- to cause to be disturbed or disconcerted; daunt: The worst insults cannot faze him.
Origin of faze
SynonymsSee more synonyms for on Thesaurus.com
Examples from the Web for faze
I said I already know about Ferguson, nothing new can faze me about Ferguson.The Day Ferguson Cops Were Caught in a Bloody Lie
August 15, 2014
None of this has seemed to faze the journalist, who, this fashion season, displayed her trademark ability to excite and infuriate.Fashion's Most Feared Critic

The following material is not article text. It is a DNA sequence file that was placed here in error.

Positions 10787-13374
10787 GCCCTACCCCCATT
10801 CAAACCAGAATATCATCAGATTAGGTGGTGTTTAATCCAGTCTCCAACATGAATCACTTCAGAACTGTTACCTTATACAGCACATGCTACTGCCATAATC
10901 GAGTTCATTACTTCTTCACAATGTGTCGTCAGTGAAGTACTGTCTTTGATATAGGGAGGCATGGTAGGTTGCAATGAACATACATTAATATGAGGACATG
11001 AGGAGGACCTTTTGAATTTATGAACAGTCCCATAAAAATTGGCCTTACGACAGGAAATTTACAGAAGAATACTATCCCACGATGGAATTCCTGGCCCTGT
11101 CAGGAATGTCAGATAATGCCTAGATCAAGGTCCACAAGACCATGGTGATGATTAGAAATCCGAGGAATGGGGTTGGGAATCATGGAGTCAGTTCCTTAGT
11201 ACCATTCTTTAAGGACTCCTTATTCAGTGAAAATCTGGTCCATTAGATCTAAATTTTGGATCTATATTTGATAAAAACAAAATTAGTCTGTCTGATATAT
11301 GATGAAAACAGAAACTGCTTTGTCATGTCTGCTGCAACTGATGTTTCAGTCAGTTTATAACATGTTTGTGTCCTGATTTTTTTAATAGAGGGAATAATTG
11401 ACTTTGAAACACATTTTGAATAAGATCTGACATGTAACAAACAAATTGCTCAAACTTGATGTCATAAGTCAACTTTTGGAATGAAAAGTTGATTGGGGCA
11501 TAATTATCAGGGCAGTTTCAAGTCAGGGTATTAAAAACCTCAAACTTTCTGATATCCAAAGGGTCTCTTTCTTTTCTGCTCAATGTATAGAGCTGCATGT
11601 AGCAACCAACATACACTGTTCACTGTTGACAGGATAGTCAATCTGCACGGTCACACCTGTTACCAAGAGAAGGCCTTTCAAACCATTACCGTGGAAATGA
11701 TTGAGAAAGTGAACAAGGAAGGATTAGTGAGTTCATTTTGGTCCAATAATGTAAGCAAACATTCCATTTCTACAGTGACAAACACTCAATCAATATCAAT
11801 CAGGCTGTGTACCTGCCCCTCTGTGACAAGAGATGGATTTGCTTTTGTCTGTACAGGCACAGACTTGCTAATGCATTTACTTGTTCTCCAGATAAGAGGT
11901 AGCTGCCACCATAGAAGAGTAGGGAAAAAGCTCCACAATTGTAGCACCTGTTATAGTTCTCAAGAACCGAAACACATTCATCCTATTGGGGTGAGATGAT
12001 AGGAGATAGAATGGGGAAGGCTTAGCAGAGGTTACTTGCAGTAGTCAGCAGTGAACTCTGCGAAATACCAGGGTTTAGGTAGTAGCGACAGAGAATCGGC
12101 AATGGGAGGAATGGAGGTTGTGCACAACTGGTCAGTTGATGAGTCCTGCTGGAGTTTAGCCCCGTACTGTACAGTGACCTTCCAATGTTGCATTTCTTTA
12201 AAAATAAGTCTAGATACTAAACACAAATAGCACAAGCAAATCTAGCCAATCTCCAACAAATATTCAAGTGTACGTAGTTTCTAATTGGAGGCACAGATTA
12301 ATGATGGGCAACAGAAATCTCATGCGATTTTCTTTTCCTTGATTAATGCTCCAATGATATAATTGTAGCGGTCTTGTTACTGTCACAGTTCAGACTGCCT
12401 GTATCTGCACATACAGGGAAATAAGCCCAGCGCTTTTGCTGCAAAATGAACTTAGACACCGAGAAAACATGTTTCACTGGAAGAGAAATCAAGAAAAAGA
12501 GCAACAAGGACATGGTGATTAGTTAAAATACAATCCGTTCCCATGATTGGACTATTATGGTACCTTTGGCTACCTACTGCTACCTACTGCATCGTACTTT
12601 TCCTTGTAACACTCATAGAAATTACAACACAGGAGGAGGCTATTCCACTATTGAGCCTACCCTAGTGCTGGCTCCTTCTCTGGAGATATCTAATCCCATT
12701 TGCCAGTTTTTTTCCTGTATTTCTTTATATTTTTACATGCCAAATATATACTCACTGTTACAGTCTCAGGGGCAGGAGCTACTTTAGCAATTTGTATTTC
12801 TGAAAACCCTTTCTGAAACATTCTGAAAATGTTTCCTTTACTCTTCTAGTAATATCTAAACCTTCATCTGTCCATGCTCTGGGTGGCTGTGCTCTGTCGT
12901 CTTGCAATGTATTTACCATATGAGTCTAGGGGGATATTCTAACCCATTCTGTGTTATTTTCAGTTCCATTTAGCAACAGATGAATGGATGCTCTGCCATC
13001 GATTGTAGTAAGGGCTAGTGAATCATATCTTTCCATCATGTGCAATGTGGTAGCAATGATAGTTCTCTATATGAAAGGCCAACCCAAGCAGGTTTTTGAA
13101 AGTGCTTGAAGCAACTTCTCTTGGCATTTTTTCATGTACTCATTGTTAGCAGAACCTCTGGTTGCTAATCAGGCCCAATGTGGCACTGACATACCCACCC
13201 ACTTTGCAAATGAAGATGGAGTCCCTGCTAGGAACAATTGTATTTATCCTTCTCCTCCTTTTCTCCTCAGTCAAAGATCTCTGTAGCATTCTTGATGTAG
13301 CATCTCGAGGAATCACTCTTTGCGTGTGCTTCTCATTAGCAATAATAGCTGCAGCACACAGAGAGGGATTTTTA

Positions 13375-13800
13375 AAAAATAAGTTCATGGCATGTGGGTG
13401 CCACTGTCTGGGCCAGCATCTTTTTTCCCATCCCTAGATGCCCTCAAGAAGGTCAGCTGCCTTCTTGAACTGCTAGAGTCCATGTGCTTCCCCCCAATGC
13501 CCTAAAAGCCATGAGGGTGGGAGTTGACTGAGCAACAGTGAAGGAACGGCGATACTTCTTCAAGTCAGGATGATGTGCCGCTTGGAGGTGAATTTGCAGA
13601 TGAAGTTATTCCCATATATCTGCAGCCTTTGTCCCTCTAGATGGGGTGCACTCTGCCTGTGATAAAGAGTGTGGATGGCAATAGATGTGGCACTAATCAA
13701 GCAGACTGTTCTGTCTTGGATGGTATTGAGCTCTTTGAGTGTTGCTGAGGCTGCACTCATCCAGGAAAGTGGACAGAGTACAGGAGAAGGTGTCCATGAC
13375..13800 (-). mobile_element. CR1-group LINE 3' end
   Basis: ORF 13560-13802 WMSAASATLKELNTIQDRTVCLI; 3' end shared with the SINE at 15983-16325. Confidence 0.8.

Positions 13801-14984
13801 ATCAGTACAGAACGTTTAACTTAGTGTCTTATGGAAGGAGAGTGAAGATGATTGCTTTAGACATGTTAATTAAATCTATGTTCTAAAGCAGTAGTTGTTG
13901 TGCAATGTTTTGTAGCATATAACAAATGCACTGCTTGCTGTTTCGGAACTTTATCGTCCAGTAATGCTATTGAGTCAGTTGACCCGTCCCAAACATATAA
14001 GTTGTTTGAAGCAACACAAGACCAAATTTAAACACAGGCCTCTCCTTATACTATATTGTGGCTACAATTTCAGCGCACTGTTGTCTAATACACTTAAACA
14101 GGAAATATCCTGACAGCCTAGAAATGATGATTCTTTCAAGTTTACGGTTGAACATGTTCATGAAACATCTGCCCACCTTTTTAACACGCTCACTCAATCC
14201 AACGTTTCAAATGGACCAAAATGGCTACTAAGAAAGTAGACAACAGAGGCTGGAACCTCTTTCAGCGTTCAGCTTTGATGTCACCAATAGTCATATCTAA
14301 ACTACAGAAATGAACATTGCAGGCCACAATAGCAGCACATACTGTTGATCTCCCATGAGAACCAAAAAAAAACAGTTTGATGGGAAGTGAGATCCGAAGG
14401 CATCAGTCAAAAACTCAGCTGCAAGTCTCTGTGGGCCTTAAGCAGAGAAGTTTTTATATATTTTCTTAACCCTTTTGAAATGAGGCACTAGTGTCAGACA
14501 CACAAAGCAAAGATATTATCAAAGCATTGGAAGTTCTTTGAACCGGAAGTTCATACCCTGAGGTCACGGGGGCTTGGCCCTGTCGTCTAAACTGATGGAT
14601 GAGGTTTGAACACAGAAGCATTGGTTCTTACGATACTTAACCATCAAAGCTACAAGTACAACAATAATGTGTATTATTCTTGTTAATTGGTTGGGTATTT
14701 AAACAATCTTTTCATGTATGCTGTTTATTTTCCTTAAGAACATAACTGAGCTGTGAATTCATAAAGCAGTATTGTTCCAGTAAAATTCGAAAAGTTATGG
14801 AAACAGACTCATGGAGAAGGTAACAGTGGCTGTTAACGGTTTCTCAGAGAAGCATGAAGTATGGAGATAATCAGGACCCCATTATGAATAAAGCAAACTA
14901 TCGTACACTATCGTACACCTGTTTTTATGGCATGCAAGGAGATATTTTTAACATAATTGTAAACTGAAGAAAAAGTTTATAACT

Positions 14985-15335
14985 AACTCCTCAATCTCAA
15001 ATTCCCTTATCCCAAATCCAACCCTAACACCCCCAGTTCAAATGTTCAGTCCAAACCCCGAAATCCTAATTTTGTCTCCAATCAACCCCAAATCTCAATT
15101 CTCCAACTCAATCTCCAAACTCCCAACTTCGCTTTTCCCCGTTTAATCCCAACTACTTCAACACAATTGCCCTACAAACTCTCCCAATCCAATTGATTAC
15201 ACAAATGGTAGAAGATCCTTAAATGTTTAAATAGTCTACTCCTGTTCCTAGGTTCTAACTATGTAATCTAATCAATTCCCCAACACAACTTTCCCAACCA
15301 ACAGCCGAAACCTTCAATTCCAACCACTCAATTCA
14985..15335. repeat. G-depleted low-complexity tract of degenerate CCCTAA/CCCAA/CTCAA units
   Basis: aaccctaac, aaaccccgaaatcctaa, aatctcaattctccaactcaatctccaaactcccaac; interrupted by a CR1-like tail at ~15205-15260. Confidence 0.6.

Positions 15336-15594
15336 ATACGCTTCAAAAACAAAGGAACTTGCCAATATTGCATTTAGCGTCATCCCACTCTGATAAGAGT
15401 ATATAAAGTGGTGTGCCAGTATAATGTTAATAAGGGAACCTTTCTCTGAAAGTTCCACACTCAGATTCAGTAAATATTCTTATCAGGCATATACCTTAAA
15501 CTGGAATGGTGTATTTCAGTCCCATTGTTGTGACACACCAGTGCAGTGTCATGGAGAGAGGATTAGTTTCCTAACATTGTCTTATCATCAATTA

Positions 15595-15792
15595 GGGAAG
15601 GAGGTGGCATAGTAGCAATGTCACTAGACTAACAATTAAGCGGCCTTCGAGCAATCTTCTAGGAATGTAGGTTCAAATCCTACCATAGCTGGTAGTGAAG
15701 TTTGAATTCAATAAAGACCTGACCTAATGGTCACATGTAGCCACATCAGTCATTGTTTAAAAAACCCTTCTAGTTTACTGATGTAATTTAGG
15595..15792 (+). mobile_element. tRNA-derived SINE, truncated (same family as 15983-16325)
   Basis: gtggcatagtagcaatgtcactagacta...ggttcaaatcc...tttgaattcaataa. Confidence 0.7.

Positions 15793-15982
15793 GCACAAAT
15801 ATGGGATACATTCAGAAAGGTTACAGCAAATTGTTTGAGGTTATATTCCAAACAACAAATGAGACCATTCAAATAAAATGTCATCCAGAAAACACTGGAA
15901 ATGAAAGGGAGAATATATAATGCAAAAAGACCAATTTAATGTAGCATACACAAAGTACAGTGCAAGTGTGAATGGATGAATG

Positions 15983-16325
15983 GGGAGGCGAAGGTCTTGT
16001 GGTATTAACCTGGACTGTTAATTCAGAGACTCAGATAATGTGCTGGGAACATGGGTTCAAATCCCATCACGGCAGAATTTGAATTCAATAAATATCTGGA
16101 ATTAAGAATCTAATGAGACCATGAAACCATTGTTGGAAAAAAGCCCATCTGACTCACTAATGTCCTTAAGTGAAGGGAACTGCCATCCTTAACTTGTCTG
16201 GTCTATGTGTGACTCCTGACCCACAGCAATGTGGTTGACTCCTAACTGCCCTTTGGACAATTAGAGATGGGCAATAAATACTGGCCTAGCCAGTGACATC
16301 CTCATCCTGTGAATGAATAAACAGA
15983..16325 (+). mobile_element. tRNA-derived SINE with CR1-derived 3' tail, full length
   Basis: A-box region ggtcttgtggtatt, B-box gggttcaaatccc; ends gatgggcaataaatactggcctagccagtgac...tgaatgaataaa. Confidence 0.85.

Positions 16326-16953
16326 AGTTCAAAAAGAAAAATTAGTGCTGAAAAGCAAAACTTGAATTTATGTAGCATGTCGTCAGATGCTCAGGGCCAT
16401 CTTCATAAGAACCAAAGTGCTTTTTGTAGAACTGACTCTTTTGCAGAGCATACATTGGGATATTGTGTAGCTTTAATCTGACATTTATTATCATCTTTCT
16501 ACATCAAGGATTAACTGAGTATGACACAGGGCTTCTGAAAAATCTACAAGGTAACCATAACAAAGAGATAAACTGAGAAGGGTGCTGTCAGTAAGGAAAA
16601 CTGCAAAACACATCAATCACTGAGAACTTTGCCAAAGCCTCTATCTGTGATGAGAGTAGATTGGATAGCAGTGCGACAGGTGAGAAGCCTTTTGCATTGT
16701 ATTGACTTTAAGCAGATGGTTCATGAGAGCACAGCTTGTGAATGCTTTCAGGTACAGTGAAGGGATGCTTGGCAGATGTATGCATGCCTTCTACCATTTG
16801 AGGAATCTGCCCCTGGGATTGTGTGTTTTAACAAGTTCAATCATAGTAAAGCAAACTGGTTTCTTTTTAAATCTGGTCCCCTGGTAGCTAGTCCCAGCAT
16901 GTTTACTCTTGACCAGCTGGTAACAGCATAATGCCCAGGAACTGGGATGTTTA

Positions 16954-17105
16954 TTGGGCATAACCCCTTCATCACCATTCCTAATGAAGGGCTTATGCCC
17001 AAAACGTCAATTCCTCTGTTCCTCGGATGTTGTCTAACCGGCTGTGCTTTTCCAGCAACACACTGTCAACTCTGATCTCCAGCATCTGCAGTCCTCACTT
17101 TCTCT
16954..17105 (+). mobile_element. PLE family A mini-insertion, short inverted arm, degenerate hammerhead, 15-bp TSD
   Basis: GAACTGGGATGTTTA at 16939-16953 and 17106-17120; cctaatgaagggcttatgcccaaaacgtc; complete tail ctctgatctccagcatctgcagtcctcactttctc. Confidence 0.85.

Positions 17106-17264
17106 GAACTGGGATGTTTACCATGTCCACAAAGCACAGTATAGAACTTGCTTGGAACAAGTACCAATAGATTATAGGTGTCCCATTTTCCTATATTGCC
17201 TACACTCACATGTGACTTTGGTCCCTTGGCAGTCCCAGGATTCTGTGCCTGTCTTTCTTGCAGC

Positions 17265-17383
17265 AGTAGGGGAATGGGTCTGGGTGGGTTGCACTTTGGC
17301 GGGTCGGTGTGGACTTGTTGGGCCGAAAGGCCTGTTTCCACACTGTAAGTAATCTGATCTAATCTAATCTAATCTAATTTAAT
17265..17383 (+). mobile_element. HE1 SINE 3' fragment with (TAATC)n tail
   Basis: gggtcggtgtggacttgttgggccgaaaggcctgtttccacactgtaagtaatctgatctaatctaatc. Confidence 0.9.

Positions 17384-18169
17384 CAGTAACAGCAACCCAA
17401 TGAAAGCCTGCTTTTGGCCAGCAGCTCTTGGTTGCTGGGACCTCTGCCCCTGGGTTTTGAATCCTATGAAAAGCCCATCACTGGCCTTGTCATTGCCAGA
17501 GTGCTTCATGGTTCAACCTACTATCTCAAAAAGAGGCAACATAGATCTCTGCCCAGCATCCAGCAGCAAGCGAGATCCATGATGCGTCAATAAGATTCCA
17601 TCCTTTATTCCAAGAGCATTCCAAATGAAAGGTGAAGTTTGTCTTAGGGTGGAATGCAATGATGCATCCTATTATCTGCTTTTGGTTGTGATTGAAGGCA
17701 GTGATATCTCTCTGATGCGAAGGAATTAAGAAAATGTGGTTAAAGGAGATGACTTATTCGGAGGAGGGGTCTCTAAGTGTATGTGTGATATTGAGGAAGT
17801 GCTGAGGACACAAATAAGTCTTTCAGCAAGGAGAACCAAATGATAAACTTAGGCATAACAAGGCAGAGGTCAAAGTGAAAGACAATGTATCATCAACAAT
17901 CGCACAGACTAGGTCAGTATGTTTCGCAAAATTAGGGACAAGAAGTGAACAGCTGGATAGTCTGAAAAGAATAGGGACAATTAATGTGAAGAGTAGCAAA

October 11, 2010
Any altitude of his body above the wagon-bed of less than a foot did not faze him.Lost Face
That's the way with this old Egbert boy; nothing ever seems to faze him long.Somewhere in Red Gap
Harry Leon Wilson
With only two of us aboard you know how easy she climbed; three passengers she could hoist, but four might faze her.The Aeroplane Boys Flight
John Luther Langworthy
- (tr) to disconcert; worry; disturb
Word Origin and History for faze
1830, American English variant of Kentish dialect feeze "to frighten, alarm, discomfit" (mid-15c.), from Old English fesian, fysian "drive away," from Proto-Germanic *fausjanan (cf. Swedish fösa "drive away," Norwegian föysa). Related: Fazed; fazing.